divers are resuming their search for the missing. the removal of some half a million gallons of fuel from the ship could begin as early as tomorrow, and coming up in the next hour, we're going to have a live report from giglio island. jon: patti ann brown, thank you. jenna: now this, the european union, the e.u., taking a bold step today, formally adopting a tough new iranian oil embargo and freezing assets of iran's central bank. new sanctions meant to pressure the islamic republic to resume talks on its nuclear program. that takes a while for this to take effect, six months, so we're going to be watching that time period closely. in the meantime a senior iranian official says their military will, quote, definitely close the strait of hormuz in retaliation for such a move if it comes to fruition. as the strategic gateway, that strait of hormuz is responsible for getting 20 percent of the world's oil supply out and then into the global market. joining me is the former principal white house aide during the iranian
revolution in the 1979 hostage crisis when militants stormed the u.s. embassy in tehran, you're seeing images of that, still so fresh in our minds. remember region held 52 americans for more than 400 days. adjunct professor of middle east politics at columbia university, professor sc schtik, the next six months, how big are they? >> we'll know how big they are if we just keep an eye on the oil price. basically it's really not certain what's going to come out of this business in europe, if they do, in fact, freeze -- iran may retaliate by not selling anymore oil to europe. jenna: what would that do? >> well, the big hitters are greece, which is already in deep, deep trouble, and italy, who they -- that's where they get much of their oil, and if they are forced to then go out and start looking elsewhere, the price of oil is going to go up because there's only so much around and people are going to be fighting over what is left. jeb jeb -- jenna: how does that change the dynamic, when we're looking at our
foreign policy with this cup and you having a front seat to it for so many years, how does that change the dynamic of how we talk about things and what our actions might snb. >> our big problem in this in terms of making policy is that we dealt with this as if we can do anything we please, and there's no cost to us. i mean, we don't think about -- we would act with impunity. the reality is we pay a price too and the europeans are in the process of perhaps paying a very high price. jenna: is it worth that price. >> that is the whole question. if you basically think that somehow you're going to -- by playing this game of which iso which is really a chicken game, you each go racing at each other and who is going to swerve first, if you think that you're going to win that game and that the payoff is really worth t. then you can accept a certain amount of price, but you know, with the world in the kind of economic situation that it's in right now, we're playing a very dangerous game, and iran knows that as well. raising the price of oil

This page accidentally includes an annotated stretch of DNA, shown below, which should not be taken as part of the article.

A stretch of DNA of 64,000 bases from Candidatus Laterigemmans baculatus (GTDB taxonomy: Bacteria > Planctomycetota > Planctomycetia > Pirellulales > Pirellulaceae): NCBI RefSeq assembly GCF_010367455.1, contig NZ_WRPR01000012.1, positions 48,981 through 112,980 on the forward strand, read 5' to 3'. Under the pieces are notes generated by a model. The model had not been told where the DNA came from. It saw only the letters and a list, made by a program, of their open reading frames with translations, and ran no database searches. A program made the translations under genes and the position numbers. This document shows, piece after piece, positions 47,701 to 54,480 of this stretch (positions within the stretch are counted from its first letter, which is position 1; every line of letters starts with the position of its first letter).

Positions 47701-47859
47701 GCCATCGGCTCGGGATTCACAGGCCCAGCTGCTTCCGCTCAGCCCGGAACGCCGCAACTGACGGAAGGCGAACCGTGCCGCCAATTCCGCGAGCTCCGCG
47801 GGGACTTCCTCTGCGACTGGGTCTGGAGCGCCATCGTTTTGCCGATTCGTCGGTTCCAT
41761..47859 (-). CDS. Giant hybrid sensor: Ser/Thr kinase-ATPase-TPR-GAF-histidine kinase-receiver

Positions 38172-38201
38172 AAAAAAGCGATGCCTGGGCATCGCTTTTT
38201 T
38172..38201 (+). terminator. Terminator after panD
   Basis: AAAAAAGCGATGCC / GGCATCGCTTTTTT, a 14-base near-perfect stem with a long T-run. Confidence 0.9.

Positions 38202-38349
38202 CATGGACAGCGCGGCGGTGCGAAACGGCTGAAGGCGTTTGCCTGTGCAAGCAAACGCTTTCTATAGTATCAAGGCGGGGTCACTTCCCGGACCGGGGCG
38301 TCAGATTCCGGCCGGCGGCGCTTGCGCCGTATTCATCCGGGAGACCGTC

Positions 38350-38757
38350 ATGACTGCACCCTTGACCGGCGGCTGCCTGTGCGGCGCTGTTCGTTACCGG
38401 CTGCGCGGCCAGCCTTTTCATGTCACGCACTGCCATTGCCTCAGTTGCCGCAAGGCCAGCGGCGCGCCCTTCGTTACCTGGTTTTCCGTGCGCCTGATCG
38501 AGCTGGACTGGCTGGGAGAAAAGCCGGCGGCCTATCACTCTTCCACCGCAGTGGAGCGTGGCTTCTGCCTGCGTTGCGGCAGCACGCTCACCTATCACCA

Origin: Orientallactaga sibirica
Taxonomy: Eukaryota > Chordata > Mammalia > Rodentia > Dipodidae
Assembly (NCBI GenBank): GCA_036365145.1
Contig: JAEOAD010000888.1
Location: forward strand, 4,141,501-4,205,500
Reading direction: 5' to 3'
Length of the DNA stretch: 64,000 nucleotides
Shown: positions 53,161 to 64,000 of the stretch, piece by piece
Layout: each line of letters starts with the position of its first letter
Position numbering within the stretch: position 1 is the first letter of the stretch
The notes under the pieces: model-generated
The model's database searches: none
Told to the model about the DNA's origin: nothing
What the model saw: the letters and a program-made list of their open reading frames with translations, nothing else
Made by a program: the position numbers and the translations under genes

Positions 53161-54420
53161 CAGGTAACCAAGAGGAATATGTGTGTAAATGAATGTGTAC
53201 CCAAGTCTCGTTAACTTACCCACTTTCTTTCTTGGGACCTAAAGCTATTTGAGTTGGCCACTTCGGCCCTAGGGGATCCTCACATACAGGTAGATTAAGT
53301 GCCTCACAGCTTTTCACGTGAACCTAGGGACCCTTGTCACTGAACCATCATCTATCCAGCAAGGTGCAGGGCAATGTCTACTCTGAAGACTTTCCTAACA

actually helps rand it hurts us. jenna: as we look back to the 1970s and take in the last several decades, we talked about the game of chicken, it's taken different forms over the last several years, but why are we still playing it? at a certain point, do we need to play the game dead on, and i mean that in every sense of the word unfortunately. >> well, i think there's a sense that this is the moment to actually see if our theory is correct. our theory being that if you push iran hard enough, they'll collapse. not just their regime will go, that they will give up, they will give you sanctions, they will do -- give you concessions, do what you want them to do. actually, history does not tend to support that. iran, for instance, in 1953, iran's oil was embargoed by the entire world. they never gave up. and you know, most of that actually forced the shah to leave at that time. so there's a history that's
not particular --o particularly helpful. jenna: as americans, how nervous should we be about the threat of a nuclear iran or an iran in the process of getting nuclear capability capabilities? >> there are two different things. if we are prepared to see iran that has a nuclear keepility, we know it could go for a bomb but isn't actually doing it, there are about 30 countries in the world that have that capability, and probably we can live with it. it may not be what we would ideally like, but we can. if it actually goes to a ball and iran builds a bomb, then we have a different set of problems on our hands. proliferation in the region, a possible confrontation with iran, and so forth. and i think we should divide those into two and say we're prepared to accept the one but not the other and then try to keep that capability of iran as low as possible and as far away from an actual bomb as possible. jenna: i only have 30
seconds but how would you advise the president? >> basically i would say sit down with the iranians, they've said they're ready to, and we -- maybe the pressure is working. we're never going to find out, though, if we keep the pressure up and never actually sit down with them. so basically, we're going to have to decide how we, in the next six months -- the next six months are going to be absolutely critical. jenna: we'll have you back, too, to watch this. professor, thank you very much. nice to have you on set with us. jon. jon: a deadly night in the south. tornadoes reported in several states. at least two are dead, 100 more hurt, and firefighters are going door to door, looking for any other victims. a full report on what happened there, next. dad, why are you getting that? is there a prize in there?